Wearing a white bowler hat and a perpetually mischievous grin, Todd Covert confidently fills the baggy trousers of the subversive servant Scapin in the farce of the same name. Those trousers were originally filled by Moliere himself in his 1671 comedy “Les Fourberies de Scapin” (“The Schemes of Scapin”). In 1996, modern clown Bill Irwin (collaborating with Mark O’Donnell) adapted it as “Scapin.”
In the New Players Theater production, Covert shares the witty banter and silly slapstick with Ralph Scott, who plays fellow servant Sylvestre. Together they plot to assist their young masters by bamboozling the youngsters’ wealthy fathers out of enough money to allow them to marry their impoverished beloveds.
Revealing a story via charades, mimicking a string of movie tough guys and portraying several faux foreigners out to steal the fathers’ fortunes, Scott exhibits a flair for flamboyance.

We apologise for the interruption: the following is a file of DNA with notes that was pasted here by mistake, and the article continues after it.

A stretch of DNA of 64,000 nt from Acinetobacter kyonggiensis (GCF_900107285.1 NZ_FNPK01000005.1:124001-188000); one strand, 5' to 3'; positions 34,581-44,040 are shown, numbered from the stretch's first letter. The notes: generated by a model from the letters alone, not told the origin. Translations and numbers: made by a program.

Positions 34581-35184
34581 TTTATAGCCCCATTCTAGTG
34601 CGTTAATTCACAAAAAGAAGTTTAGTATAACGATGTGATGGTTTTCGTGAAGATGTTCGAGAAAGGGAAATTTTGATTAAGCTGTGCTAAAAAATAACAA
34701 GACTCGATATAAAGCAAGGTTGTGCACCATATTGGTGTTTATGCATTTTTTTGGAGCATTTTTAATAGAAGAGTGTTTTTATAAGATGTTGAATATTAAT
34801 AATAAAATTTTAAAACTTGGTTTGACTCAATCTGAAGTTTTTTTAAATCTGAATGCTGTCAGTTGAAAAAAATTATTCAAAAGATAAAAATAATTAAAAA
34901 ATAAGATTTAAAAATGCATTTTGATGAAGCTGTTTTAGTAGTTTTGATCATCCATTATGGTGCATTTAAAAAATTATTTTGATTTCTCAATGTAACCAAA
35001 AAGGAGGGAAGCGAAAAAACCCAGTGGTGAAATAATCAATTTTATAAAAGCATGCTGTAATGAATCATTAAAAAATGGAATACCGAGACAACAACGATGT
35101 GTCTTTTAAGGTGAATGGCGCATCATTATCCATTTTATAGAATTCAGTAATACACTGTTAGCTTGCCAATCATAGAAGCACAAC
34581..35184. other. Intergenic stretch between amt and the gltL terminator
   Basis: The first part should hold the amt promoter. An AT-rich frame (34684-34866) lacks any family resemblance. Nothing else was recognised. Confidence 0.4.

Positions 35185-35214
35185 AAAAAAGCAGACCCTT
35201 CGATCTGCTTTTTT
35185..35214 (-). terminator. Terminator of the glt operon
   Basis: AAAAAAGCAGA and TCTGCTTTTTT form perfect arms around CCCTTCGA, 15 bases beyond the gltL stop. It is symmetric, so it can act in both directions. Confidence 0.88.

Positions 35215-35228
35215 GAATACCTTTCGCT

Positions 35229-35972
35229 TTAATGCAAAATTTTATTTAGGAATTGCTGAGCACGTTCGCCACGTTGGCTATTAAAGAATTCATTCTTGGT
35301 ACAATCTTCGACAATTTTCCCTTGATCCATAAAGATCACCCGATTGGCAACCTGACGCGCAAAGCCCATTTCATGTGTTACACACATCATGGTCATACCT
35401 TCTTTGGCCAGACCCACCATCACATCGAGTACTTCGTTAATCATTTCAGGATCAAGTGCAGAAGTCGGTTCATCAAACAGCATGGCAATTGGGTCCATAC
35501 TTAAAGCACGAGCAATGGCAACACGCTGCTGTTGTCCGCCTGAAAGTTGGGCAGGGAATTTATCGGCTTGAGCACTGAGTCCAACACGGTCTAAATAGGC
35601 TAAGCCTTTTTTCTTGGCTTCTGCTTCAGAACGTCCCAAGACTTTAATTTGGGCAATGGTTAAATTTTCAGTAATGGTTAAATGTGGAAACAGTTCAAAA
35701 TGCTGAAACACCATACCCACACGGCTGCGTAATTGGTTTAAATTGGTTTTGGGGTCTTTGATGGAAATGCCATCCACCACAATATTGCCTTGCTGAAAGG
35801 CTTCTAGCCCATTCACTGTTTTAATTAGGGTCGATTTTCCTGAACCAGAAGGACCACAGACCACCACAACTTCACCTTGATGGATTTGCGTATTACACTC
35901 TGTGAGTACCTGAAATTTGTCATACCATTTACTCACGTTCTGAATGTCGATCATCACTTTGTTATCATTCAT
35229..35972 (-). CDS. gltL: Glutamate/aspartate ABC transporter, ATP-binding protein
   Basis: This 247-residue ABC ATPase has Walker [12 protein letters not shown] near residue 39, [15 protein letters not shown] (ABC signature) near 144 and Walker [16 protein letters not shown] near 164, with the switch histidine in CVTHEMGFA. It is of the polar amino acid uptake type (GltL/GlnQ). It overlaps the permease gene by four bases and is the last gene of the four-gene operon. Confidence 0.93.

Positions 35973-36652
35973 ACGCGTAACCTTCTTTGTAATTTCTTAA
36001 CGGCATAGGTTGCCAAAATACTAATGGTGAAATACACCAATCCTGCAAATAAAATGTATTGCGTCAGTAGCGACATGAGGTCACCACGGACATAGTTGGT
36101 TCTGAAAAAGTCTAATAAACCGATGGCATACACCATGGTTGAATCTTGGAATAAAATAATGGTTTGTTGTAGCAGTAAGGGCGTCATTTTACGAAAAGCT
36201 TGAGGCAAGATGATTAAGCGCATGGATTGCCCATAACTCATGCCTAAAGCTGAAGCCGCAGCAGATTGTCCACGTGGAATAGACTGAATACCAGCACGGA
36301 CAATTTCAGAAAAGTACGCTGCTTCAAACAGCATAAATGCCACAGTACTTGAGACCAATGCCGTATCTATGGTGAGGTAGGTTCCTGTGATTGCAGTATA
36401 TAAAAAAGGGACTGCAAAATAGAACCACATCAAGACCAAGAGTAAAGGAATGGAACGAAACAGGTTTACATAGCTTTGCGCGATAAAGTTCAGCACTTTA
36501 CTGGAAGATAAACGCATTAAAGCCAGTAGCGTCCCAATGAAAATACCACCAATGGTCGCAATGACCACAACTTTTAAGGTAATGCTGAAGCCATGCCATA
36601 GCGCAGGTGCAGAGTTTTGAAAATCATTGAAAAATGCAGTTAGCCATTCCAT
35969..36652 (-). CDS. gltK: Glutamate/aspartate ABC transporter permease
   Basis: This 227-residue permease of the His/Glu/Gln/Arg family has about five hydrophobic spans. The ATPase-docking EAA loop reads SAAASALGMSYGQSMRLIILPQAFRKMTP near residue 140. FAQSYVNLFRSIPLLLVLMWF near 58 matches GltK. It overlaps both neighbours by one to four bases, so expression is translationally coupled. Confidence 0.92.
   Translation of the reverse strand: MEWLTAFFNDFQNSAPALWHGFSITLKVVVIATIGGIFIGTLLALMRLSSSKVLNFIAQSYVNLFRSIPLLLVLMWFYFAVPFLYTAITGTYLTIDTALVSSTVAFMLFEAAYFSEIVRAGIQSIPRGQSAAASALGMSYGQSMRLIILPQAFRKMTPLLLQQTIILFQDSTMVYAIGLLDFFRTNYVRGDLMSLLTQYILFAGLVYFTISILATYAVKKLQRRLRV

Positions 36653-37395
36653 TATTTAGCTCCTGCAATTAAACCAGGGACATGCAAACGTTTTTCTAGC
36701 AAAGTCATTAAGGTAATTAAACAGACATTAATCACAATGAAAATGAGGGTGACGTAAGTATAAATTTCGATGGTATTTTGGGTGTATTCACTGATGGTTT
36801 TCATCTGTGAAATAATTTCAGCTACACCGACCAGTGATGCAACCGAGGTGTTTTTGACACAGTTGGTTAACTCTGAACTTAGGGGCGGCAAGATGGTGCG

True to his name, Covert conceals his character’s intentions under a usually calm demeanor, allowing Scott to run wild with his considerable capacity for broad comedy. And true to his character’s name — Scapin was a standard role in Italian commedia dell’arte whose name derived from “scappare,” “to flee” — Covert leads the cast on a concluding chase that culminates in several weddings.
Fortunately, “Scapin” is more than mere foolishness and a vehicle for the encouragement of horrendous behavior in children of all ages. Director Tim Browning and the cast members make sure every clever word is clear, every pratfall is justified by the wispy plot and everyone has an anarchic good time.